No. 8. Child Care Costs for Stay-at-Home Moms?
Child Care Costs Amendment (SB 263). This law allows a judge to impute a monthly obligation for child care costs when it imputes income to a parent who is providing child care for the minor child of both parties so that the parties are not incurring child care costs for the child.
My take: Did that explanation make any sense to you? I’ve read this statute several times and I still can’t make heads or tails of it.
Utah law provides that income for child support purposes may be imputed (meaning that the party doesn’t actually make this amount but the Court determines that the person is capable to make a certain amount based upon work history, case law, etc). Of note, current Utah law already provides that income may not be imputed to a party if “the reasonable costs of child care for the parents’ minor children approach or equal the amount of income the custodial parent can earn.” Often this means that the parent providing care is not imputed income or given an income of $0.
This new law seeks to remedy a perceived gap in the law that the above sections don’t address. Frankly, I just find this law confusing. While sometimes the committee hearing helps clarify the situation, in this case it only revealed that this was a bill aimed toward a narrow constituency – stay-at-home moms who perceive that imputed income is taking away from their child support.
In my mind the new law creates as many questions as it seeks to remedy and it is not clear to me how to interpret this section. I suppose one way to interpret it is that the stay at home parent is essentially accruing an imputed balance for child care costs equal to the cost he/she is saving the parties by providing at home care. This imputed balance can then be used against the stay at home parent’s share of any actual child care costs that may be incurred during the month. If this is how this section is to be read, the law simply makes no sense because if a party is providing care “so that the parties are not incurring child care costs” then under what circumstances would there also be “actual child care costs” incurred within the same month? Also, the law does not answer the fundamental question of whether the whole cost of the imputed child care cost is available or only the stay home parent’s “share” of the cost? Finally, the law does not address the question of what basis the imputed child care costs should be determined. State run day care? Premium day care? What is the appropriate standard to deduct?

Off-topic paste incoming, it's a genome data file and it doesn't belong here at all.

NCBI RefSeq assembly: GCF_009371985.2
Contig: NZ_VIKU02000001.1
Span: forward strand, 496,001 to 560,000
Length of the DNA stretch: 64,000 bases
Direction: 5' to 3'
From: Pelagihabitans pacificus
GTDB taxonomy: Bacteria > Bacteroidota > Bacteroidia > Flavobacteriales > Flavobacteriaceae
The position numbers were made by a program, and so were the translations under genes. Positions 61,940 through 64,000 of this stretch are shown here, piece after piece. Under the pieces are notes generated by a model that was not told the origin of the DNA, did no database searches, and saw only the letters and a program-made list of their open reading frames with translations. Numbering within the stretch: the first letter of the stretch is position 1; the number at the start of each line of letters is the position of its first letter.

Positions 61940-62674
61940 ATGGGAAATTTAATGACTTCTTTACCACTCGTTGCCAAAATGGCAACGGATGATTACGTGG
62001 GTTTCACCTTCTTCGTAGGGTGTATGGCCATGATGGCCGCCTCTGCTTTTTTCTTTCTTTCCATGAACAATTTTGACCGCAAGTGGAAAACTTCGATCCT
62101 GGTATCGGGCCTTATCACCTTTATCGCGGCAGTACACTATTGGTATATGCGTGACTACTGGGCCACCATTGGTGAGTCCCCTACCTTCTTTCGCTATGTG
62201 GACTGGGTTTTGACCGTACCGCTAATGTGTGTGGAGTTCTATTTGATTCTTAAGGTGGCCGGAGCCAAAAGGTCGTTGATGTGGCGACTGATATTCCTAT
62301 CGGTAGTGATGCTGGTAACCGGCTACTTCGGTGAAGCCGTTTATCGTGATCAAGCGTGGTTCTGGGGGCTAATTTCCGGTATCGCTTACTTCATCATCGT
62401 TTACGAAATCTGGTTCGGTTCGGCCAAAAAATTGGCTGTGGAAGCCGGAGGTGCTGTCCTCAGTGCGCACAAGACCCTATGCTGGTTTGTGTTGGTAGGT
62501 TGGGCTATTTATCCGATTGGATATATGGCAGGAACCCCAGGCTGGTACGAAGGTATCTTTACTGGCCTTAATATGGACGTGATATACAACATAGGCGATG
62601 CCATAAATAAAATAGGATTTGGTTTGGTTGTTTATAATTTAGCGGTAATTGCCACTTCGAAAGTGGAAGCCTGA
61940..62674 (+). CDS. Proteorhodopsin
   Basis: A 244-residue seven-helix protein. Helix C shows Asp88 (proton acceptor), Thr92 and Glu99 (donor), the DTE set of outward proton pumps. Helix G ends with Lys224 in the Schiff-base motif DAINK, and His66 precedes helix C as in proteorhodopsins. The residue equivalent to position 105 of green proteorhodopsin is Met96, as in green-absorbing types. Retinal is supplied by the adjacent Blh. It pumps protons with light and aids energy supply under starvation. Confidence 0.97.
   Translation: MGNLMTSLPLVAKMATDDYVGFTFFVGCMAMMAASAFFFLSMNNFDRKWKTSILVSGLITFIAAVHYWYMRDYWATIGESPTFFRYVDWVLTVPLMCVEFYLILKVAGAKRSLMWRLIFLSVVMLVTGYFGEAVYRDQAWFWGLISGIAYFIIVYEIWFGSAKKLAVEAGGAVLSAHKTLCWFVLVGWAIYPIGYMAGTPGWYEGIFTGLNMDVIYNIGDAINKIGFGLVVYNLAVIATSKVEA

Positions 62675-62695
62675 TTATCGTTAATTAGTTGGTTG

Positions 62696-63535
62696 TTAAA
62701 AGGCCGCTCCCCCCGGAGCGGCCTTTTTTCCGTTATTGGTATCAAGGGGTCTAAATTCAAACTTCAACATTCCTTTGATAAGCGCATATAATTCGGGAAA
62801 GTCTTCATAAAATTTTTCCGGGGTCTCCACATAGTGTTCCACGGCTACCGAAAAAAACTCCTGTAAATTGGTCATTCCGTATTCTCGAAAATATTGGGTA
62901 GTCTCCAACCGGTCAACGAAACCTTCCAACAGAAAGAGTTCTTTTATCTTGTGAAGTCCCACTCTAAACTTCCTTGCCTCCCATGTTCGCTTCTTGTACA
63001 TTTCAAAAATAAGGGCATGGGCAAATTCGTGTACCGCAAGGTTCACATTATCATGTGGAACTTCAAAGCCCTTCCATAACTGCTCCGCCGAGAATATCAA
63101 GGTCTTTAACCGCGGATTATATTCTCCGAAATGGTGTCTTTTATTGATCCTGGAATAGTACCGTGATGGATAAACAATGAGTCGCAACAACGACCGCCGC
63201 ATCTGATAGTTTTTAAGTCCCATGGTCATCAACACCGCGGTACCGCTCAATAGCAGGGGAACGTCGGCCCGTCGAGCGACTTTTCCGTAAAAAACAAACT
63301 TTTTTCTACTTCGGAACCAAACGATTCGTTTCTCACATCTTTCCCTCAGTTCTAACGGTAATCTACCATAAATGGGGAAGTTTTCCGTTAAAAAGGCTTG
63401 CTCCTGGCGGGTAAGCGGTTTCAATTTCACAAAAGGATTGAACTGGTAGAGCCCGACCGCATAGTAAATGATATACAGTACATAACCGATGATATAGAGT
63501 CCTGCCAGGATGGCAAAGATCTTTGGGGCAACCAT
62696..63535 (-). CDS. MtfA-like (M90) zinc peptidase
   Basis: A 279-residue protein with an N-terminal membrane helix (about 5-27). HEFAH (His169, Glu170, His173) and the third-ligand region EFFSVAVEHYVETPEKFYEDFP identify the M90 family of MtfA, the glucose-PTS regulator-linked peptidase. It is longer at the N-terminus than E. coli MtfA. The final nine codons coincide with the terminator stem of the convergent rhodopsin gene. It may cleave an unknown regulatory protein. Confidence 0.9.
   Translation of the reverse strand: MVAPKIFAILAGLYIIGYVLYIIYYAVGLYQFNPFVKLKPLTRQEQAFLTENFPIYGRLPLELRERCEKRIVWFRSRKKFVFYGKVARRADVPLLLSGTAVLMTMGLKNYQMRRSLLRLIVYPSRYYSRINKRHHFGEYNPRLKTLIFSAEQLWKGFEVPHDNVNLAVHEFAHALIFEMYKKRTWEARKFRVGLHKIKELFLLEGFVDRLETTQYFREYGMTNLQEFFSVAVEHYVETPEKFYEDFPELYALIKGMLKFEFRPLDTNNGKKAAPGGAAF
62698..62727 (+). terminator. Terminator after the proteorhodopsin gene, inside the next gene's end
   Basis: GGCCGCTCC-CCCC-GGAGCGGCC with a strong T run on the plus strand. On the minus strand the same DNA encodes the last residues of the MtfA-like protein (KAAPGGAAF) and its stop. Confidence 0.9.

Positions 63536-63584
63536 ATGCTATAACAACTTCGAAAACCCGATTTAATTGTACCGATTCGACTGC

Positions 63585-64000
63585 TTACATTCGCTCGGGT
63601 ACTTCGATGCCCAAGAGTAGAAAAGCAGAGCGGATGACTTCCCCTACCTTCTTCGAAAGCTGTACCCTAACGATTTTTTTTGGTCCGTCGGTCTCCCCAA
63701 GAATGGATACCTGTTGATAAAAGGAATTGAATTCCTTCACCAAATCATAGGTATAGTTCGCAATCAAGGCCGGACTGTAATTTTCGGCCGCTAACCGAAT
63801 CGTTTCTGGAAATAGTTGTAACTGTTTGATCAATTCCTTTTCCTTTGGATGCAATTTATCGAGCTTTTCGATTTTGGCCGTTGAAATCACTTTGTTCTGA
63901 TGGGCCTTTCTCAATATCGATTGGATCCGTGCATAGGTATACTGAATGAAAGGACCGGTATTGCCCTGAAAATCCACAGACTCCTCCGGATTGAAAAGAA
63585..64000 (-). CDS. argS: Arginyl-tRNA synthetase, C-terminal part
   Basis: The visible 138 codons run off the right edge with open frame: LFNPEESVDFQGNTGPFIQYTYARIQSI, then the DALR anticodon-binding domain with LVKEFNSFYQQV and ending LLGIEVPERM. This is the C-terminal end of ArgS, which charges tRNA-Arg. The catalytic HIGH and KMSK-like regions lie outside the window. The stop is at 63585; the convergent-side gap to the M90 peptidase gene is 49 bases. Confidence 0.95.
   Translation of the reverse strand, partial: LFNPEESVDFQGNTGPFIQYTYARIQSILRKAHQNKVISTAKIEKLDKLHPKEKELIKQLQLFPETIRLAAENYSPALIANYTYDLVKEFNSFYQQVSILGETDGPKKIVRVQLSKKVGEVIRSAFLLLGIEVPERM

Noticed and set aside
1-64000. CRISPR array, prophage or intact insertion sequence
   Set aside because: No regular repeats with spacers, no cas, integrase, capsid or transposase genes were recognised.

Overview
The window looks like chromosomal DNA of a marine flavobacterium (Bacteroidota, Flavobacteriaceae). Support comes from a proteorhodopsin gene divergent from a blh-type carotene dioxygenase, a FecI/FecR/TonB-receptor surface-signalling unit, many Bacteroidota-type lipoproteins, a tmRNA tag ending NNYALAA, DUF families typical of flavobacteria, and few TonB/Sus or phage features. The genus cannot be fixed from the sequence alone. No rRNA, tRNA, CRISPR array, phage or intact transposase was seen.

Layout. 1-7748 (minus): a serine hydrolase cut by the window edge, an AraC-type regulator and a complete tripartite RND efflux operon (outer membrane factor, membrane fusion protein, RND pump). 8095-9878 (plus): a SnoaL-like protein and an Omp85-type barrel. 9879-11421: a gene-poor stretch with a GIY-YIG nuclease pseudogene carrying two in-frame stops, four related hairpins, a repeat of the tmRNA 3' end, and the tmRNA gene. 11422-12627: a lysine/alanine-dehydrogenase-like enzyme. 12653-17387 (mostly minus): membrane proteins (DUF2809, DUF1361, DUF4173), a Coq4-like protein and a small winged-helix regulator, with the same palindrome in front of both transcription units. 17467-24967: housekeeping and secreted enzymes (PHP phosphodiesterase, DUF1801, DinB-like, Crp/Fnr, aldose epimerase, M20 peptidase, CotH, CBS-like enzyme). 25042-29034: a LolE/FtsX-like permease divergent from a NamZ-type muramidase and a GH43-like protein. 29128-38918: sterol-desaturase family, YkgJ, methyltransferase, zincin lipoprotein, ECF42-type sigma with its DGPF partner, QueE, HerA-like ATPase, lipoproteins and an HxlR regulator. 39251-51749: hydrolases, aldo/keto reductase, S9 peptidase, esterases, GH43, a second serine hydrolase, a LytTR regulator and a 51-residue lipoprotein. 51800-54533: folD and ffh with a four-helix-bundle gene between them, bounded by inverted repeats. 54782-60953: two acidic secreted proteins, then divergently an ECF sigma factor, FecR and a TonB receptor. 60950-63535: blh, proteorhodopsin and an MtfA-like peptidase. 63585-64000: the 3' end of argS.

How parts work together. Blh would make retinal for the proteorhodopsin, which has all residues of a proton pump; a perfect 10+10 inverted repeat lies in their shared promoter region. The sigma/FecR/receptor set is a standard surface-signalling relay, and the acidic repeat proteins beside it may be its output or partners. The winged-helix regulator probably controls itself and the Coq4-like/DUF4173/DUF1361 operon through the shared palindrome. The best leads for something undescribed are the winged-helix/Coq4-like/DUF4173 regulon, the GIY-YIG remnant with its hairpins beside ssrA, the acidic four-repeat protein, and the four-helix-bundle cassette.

Alternatively, if this law is read to allow the stay-at-home parent some kind of offset for the savings of in home child care, how exactly is it applied against either imputed income for child support purposes or does it require the non stay-at-home parent to make an actual payment equal to half of the imputed child care cost? The law certainly doesn’t go that far in its plain language, but with language as vague as the new Utah Code 78B-12-215(3), either reading is plausible.